There are many platforms available off the shelf to help Insight teams better, from dedicated managed service solutions such as Altiar and Market Logic to utilising in house solutions like Sharepoint. However, it’s worth thinking about digital knowledge management in its broadest sense. For example, Jaguar Land Rover presented a compelling case study at the MRS conference a few years back highlighting how they’d used Google Plus to get traction behind a programme of consumer insights. Showing rather than telling was for more effective for them in driving momentum behind their research. IMP Media’s Fusion product opens up a similar capability, allowing teams to share ideas and collaborate around specific themes.

Whilst you need to think carefully from both a GDPR and company confidentiality perspective about what platforms you use to store sensitive information, building your own dedicated website is also not beyond the realm of possibility for specific high profile programmes. This may not solve the need for document storage where dedicated tools are likely to have better capabilities on tagging and search taxonomy etc but there are some great solutions now to allow for the creation of an insight blog/ newsletter for example.

There are obviously external domain costs to factor in but Wix and Squarespace both allow relative novices to create compelling and easy to navigate sites. Whilst these are probably not suitable for broader knowledge management, they are worth considering as cost effective solutions for dedicated microsites e.g. for a segmentation project.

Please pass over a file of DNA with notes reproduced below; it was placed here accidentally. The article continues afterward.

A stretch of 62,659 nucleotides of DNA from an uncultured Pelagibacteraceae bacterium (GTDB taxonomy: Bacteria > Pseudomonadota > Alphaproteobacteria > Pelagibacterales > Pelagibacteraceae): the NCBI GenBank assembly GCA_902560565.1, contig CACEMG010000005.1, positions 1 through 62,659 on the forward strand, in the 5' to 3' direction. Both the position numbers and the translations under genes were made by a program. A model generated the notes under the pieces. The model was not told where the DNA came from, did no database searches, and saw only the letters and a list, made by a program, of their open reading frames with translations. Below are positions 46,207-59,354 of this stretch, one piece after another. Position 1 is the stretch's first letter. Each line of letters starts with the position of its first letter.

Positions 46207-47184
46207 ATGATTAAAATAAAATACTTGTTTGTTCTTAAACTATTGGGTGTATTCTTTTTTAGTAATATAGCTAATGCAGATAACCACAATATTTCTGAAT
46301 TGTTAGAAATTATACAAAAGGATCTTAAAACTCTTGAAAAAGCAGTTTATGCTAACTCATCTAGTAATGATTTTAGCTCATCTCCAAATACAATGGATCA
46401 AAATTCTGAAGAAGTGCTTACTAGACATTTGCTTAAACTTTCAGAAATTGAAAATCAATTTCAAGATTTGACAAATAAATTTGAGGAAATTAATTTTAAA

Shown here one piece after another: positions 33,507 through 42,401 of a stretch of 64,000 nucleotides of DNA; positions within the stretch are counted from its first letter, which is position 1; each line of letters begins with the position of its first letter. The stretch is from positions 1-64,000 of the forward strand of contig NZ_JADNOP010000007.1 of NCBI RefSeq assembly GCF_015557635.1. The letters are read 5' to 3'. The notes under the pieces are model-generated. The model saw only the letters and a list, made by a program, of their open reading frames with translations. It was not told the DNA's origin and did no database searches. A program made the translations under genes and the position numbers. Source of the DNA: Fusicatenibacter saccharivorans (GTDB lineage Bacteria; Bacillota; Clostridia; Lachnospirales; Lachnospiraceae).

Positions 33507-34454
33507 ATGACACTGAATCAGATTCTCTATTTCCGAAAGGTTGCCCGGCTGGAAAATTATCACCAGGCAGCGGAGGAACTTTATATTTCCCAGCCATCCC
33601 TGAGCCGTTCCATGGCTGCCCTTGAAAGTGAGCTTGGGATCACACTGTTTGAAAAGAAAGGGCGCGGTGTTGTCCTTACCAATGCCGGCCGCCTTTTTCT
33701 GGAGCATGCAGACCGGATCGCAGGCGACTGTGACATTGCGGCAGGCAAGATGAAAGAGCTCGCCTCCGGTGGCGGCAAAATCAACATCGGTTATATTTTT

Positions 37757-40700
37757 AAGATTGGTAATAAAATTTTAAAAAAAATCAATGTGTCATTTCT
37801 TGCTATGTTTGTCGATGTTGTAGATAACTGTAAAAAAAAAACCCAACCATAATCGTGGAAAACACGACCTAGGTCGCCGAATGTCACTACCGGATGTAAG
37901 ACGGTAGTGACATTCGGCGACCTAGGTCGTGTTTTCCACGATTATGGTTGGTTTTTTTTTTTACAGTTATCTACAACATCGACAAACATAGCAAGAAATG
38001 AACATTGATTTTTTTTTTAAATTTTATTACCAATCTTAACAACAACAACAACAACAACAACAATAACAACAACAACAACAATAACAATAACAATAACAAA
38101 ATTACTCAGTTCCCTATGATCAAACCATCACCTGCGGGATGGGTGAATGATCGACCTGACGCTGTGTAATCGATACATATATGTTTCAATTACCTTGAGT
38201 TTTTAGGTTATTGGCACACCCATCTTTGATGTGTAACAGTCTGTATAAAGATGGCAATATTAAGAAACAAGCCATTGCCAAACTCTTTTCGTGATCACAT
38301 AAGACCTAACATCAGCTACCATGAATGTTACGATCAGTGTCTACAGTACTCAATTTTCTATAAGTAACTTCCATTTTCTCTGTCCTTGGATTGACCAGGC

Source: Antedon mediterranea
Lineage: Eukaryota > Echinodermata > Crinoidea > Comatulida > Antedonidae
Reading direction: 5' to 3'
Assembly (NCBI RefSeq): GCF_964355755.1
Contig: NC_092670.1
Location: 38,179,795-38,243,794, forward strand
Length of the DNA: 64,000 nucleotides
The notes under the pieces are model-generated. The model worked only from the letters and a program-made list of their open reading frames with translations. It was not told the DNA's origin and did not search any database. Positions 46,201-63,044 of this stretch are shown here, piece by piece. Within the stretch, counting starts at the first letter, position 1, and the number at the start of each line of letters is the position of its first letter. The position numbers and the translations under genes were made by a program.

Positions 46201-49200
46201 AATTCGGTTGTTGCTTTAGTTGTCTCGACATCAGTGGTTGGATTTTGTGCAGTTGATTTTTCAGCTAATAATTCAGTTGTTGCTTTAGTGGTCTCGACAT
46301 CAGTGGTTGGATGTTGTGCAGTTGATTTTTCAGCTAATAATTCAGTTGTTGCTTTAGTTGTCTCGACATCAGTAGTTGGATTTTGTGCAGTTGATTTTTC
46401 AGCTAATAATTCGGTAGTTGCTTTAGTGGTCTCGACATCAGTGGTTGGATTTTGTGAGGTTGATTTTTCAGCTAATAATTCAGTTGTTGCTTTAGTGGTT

2. Recognise the need

I’m a firm believer that a large part of any insight team’s role is internal communications. It is the job of the insight team to scan the horizon, pick through the masses of data and find compelling stories which inspire the business to act.

Yet, despite this, the role is often not recognised within internal structures. It is often hard in a corporate environment to justify dedicated headcount so you may need to think creatively. Is there a PA/ administrator looking for development variety in his/her role who you can ask to lead this for 2-3 days a week? Is there a graduate/ internship programme where you can prove the business case through short term resource in the first instance?

However, you approach it, it’s my firm belief that dedicated focus behind knowledge management and a strong supporting internal comms plan is simply too important for analysts and researchers to do in their spare time. At Orange we won the Explor award for building what, at the time, was a leading edge knowledge management platform. We were only able to achieve this by having resource dedicated to the project and by recognising it as one of the key strategic priorities for the team rather than trying to handle in our spare time. Ten years on, some of the functionality we built from the ground up is now available off the shelf but this doesn’t negate the need to have dedicated resource to lead the project and drive it through the team.